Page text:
Stigma, Compassion, Self-Compassion, and Distress

Document Type


Publication Date



Stigma is an individual’s devalued identity or other characteristic that may lead to stereotyping, prejudice, and discrimination. Decades of literature show that experiencing stigma has negative effects on mental health outcomes. However, some research suggests that the experience of stigma leads individuals to cope with adversity in a meaningful way. Understanding how people benefit from adversity will help promote less distress for people who experience different types (visible or covert) of stigma. Three central questions were addressed. First, is level of distress different based on experience with stigma? Second, does having self-compassion buffer individuals with stigma, in that people with more self-compassion would have less distress than those with less self-compassion? Third, does more stigma experiences lead to more compassion toward others and contribute to lower levels of distress? To explore these questions, participants (N = 416) at a southeastern university completed on-line surveys to assess experience with stigma, compassion, and distress. Separate hierarchical multiple regression analyses were used to examine whether (1) quantity of stigma, (2) directness of stigma, (3) level of visibility of stigma were related to distress. The direct experience of stigma and the lack of visibility of the stigmatizing characteristic significantly predicted higher levels of distress (b = .09, p < .01; b = .09, p < .01; respectively). In order to examine self-compassion as a moderator of the effect of stigma on distress, we conducted moderated regression analysis, with distress as the dependent variable, the centered stigma and self-compassion variables, as well as, the interaction between stigma and self-compassion, as predictors. This hypothesis was not supported. In order to address central question three, indirect effects were tested using bootstrapping (an SPSS script; Preacher and Hayes). Indirect experiences of stigma predicted compassion for others (b = .04, p < .05) which predicted less distress (b = -.32, p < .01). Given these results a follow-up study was conducted to further investigate these relationships. In a follow-up study of participants experiencing either a covert or invisible stigmatizing characteristic, self-compassion is induced by encouraging the participant to help another with the same stigmatizing characteristic. Preliminary results of the inductions effects on compassion for others, self-compassion, and distress will be presented.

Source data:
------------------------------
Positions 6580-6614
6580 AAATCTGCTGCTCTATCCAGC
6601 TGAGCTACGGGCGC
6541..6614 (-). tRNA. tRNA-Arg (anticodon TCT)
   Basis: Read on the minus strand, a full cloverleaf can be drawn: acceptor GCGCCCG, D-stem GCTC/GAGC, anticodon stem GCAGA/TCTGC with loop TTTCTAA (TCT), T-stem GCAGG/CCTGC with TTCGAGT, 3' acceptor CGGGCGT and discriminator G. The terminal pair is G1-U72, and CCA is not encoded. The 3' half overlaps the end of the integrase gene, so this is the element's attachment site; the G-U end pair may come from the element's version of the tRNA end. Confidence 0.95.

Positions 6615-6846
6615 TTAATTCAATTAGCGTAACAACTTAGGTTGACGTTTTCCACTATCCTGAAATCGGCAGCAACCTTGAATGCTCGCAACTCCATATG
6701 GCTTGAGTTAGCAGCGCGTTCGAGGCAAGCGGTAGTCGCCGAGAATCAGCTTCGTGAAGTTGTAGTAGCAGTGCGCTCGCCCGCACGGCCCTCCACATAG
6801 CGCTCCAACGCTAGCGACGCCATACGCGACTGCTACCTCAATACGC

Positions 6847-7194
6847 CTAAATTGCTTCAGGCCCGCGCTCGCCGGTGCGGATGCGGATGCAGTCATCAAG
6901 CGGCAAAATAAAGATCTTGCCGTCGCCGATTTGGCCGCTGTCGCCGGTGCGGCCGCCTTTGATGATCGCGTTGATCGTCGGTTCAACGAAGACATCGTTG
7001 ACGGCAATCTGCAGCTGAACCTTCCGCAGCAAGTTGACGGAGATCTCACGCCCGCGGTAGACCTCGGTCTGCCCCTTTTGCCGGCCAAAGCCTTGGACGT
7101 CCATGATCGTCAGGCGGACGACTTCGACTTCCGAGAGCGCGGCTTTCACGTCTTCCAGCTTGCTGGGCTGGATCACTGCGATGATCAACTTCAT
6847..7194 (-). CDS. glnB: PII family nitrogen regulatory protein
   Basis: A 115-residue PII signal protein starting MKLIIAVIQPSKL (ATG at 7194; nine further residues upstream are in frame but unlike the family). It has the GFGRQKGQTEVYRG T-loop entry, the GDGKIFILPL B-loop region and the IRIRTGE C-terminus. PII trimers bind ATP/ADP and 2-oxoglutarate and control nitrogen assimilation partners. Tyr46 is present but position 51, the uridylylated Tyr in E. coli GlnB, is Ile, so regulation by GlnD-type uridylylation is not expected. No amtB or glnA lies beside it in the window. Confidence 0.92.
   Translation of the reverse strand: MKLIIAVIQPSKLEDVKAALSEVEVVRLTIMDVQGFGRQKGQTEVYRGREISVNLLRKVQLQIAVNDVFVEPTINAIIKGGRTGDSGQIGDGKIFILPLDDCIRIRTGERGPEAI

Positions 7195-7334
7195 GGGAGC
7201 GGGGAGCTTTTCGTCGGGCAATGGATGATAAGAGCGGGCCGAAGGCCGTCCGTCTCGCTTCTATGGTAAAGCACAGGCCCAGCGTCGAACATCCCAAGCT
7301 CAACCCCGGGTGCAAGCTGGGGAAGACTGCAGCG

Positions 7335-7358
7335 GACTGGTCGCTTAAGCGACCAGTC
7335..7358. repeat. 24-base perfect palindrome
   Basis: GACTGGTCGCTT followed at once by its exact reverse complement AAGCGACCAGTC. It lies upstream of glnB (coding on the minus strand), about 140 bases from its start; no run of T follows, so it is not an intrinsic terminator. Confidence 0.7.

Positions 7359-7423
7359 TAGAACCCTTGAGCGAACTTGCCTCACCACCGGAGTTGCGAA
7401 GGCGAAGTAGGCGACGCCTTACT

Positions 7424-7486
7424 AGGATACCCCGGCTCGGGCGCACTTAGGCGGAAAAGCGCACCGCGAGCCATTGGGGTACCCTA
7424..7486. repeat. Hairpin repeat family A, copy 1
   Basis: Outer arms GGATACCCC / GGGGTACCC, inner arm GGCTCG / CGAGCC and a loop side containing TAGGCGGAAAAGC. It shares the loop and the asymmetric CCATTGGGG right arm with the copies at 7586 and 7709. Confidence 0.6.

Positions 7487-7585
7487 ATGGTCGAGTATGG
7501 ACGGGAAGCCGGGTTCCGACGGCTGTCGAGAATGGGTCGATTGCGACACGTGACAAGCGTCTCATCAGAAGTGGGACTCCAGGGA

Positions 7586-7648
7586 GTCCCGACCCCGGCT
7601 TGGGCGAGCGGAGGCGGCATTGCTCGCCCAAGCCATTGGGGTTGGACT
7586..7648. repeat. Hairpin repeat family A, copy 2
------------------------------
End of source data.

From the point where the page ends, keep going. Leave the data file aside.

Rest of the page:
Johnson City, TN

This document is currently not available here.